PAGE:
I am not a fan of hot peppers.
There. It’s out in the open. I can stop lowering my eyes and muttering excuses every time a coworker offers me the hot peppers at the bottom of the pizza box that held our “working lunch”.
A customer at Headhouse this past weekend bought several of our Hungarian Hot Wax and Poblano peppers. As is my habit when someone makes a determined b-line for our table and buys gobs of a particular vegetable, I asked her what she had in mind for all those peppers. Turns out she adores the heat in her dishes and makes a hot pepper saute to put on her sandwiches throughout the week.
Hearing her enthusiasm, I had a flashback to much younger days, growing up in a rural farming community in central Pennsylvania. Every 4th of July, my small town hosted the county’s biggest one-day festival that focused primarily on two things — a parade burgeoning with homemade floats built mostly out of crepe paper and tin foil and ridiculous amounts of homemade food. Now, I could break away from my main storyline here to tell you about all the floats I rode on that won the grand prize…I was Lady Liberty, Pocahontas, Dorothy… okay, let’s just stop there.
Instead, let me tell you about a particularly popular item in the many food stands at the celebration – fried pepper and sausage sandwiches. At age eight, I started out working the soda stand, where a bunch of us kids concocted the Graveyard – a giant cup of every kind of soda we were selling that would literally rot your teeth out on the spot and make you see Yoda floating before you. The soda stand was right next door to the sausage stand.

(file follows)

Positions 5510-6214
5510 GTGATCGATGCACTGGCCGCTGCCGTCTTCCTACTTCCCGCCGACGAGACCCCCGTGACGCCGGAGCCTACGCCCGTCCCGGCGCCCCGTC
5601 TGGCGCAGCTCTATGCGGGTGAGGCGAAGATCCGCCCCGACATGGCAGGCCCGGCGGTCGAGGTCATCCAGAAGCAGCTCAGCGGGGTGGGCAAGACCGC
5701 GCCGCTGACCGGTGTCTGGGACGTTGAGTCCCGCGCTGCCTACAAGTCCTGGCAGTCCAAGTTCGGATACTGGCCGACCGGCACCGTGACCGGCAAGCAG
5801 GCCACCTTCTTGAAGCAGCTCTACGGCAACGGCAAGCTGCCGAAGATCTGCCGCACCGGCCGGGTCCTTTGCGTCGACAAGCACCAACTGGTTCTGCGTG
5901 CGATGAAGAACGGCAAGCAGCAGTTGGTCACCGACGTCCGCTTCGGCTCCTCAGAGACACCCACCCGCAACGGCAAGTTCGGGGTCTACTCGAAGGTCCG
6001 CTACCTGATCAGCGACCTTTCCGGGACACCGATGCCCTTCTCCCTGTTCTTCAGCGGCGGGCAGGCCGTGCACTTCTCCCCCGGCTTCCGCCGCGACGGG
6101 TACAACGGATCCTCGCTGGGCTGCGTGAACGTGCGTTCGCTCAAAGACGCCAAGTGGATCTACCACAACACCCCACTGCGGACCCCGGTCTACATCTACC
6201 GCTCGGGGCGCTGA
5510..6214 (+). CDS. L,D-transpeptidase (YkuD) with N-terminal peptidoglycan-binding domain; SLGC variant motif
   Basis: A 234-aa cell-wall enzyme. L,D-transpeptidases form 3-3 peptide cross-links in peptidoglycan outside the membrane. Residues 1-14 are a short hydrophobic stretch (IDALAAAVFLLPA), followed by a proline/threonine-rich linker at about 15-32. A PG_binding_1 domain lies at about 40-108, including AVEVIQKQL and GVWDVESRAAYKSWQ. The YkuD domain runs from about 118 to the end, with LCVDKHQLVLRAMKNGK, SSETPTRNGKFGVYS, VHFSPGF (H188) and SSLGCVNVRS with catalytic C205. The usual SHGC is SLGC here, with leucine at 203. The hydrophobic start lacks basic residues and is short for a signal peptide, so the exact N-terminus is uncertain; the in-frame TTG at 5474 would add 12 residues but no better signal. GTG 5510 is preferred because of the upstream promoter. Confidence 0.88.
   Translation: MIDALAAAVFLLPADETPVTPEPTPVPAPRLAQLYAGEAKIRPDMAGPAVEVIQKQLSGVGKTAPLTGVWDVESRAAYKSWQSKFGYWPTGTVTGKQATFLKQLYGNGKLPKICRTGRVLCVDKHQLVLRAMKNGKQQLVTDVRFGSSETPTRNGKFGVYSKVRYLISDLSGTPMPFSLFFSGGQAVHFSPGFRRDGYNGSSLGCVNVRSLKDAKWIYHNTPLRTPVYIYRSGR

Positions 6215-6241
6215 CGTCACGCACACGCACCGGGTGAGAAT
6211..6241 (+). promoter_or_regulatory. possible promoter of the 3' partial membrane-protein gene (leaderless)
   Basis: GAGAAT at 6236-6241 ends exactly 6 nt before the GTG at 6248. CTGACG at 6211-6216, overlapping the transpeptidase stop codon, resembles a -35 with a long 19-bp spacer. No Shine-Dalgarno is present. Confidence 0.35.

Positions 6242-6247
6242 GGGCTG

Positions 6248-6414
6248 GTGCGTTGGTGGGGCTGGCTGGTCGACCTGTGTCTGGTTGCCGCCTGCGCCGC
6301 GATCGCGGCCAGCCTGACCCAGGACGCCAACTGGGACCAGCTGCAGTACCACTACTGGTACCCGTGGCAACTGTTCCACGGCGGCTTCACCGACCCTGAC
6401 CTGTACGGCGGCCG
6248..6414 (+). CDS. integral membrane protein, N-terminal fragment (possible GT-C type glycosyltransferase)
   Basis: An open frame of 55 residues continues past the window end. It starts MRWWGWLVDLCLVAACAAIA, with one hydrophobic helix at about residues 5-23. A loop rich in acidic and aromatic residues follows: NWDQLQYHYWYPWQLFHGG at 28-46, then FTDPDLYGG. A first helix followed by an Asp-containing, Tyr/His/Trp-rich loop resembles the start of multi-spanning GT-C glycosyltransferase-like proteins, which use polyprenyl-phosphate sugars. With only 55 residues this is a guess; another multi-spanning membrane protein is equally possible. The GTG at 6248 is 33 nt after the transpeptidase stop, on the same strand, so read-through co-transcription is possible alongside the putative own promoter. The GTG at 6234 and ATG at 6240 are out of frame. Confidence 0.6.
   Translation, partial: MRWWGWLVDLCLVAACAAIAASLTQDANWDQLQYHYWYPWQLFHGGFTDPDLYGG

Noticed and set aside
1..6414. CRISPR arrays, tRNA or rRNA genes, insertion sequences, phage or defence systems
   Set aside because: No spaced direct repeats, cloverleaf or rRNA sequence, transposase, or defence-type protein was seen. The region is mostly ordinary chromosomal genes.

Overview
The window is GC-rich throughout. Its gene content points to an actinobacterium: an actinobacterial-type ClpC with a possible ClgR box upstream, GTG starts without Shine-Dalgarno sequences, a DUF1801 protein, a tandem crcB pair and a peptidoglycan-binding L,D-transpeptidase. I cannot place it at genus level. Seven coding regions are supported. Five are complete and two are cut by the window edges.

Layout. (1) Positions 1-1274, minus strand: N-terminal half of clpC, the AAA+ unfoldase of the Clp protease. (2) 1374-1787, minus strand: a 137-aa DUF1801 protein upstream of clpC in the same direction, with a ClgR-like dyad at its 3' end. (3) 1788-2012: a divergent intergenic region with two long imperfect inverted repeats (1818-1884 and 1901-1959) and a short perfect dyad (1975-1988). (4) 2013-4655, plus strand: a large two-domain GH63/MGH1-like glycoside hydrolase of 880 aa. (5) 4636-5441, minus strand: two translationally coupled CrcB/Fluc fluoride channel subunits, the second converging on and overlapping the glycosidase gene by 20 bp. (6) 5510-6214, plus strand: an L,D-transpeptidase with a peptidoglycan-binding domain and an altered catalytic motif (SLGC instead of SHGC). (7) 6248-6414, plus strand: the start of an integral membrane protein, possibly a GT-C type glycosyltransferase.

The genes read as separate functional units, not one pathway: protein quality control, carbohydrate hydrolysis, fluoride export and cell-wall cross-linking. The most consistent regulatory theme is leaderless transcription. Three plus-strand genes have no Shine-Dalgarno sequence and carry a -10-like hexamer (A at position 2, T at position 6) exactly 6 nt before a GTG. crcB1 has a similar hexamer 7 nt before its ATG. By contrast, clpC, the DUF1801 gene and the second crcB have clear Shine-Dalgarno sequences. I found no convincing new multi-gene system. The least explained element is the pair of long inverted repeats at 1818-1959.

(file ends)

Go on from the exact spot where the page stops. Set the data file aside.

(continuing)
Now, I was never a fan of sausage, but the smell of those fried peppers (and onions) made me hungry even after I’d eaten two buckets of homemade french fries with extra vinegar and salt. I hadn’t the guts to eat those peppers though until a few years later when I “graduated” to helping in the sausage stand. Alas, the delights of my nose far surpassed the delights of my taste buds. I wasn’t a fan of eating those fried peppers. But they never stopped smelling good.
The delectable smell popped back into my brain after talking to my pepper buyer at Headhouse. As taste buds are wont to do, mine have changed over the years and so I thought I’d give fried peppers another go. It was a risk, especially considering I don’t like hot peppers in particular. But I thought if I knocked out all of the seeds and balanced the hot ones with one sweet pepper, I just might have a chance.
Dear readers, it’s good to take risks. Very good indeed!
Fried Hot Pepper Sandwich Topping
1 poblano pepper
1 hot wax pepper
1 sweet/regular pepper
1/2 of a large onion
1 T. extra virgin olive oil
salt and pepper to taste
Wash and remove seeds and stems from peppers (reserve a few seeds from the hot ones if you like extra heat). Slice the peppers and the onion into similarly thin strips.
Heat the oil in a small skillet until nice and hot. Add peppers and onion and stir regularly until they are soft and brown around the edges. Add salt and pepper to taste and remove from stove.
Serve immediately on top of a burger or other sandwich. You can also make extras and store in an air-tight container in your fridge for up to a week, using it to garnish and enhance many quick dishes.
(makes enough to top 4 or 5 sandwiches)